California Community Colleges Chancellor Jack Scott, told lawmakers that budget cuts to the community colleges, have increased class size and made it more difficult for students to get into classes while appearing before a joint Legislative hearing at the Capitol in Sacramento, Calif., Monday, Dec. 7, 2009.
California Community Colleges Chancellor Jack Scott said today that he will retire Sept. 1 after three years as head of the country's largest higher education system.
Scott, 78, caps off a lengthy 58-year career that included 12 years serving as a state senator and assemblymember representing Pasadena, Glendale and Burbank through 2008. Scott also served as president of Pasadena City College and Cypress College, and was a distinguished professor of higher education at Pepperdine University. He became chancellor of the state's community colleges Jan. 1, 2009.
"I greatly enjoyed my work, but I knew that this was a tail end of my career," Scott told KPCC today. "...I have a lot of things I will enjoy doing in retirement, of course [spending time with] my family, but also doing a little writing, occasional speaking engagements and some other things...I was honored to be the head of the community college system, and I hope I've served them well."
The California Community Colleges is the nation's largest higher education system with 112 campuses serving 2.6-million students statewide. During Scott's tenure as its chancellor, he was forced to deal with a shrinking budget that led to reduced course offerings and lengthy waiting lists. The system lost nearly 300,000 students over those three years, because it was unable to accommodate them.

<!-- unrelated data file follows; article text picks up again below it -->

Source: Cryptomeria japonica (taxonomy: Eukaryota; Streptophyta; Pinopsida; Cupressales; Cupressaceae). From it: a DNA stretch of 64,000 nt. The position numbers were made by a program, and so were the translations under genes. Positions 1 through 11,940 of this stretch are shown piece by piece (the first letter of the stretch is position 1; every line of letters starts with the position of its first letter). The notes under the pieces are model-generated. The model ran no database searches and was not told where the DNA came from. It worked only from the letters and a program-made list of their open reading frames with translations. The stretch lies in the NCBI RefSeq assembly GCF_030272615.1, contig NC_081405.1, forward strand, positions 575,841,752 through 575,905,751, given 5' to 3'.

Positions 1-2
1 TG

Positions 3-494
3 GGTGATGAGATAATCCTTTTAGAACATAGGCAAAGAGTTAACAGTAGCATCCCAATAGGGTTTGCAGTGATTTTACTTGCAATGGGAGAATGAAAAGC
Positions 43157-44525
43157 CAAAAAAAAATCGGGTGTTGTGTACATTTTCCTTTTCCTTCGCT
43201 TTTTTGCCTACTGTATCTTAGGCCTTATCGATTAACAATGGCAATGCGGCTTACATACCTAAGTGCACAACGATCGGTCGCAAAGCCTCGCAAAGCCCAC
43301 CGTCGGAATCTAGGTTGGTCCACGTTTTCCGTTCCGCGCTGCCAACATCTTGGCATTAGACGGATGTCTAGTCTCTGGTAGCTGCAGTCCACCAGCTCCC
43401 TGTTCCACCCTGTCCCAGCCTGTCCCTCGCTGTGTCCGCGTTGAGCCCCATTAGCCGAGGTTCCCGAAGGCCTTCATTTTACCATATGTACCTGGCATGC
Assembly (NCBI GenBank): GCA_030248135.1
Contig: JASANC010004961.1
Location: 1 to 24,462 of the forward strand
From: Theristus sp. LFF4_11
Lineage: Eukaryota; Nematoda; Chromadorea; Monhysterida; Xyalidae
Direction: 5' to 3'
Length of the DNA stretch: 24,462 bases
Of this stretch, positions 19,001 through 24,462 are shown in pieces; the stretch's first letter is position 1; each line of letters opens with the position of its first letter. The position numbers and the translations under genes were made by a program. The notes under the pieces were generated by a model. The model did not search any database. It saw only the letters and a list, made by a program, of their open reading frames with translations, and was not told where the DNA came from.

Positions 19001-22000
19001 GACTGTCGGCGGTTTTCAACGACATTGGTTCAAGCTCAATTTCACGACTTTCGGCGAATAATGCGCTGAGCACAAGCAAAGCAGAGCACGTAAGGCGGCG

"The biggest regret I have is that we were living in a time in which the state was cutting back on our resources," Scott said. "We suffered some very severe cuts, and that just means we’ve been unable to serve all the students who really wanted to come to the community colleges...It’s been a 13 percent cut with perhaps an additional cut at the end of this year. We just couldn't serve as many students as we'd like to."
Scott will not retire until Sept. 1 when the legislative session ends in order to ensure there is time for the Board of Governor's to select a predecessor and also so that he can finish his work on bills related to the board's Student Success Task Force. After about a year of study, the task force released a report in January with 22 recommendations to streamline the path to student graduation, certification and transfers; the reforms were overwhelmingly approved by the governing board.
"We have a couple of bills we're sponsoring that have to do with our student success task foce that we think is very important, that we think will help students be more successful in community colleges," Scott said. "And one of my jobs as head of the community colleges system is to certainly be an advocate. I've done that. I've gone into many legislators' offices and talked to the governor and others to really push the cause of the community colleges, and I really want to continue to do that until the legislative session ends."
Scott said he was most proud of the task force's work as well as his role in the passing of Senate Bill 1440, the "Student Transfer Achievement Reform Act," in 2010, which simplified the transfer process between the California Community Colleges system and the Cal State University system.
Scott, who has two grown daughters living in the L.A.-area, said that after he retires he and his wife, Lacreta, will return from Sacramento to live in their Altadena home, where he moved to in 1988 when he because president of Pasadena City College.
"I am fortunate to have very good health, and I've really had a wonderful career," Scott said. "...I don't plan to just sit in my chair and watch TV, I've got a lot of things I'd like to do, but I won't be doing it 9 to 5 as I have in the last 58 years."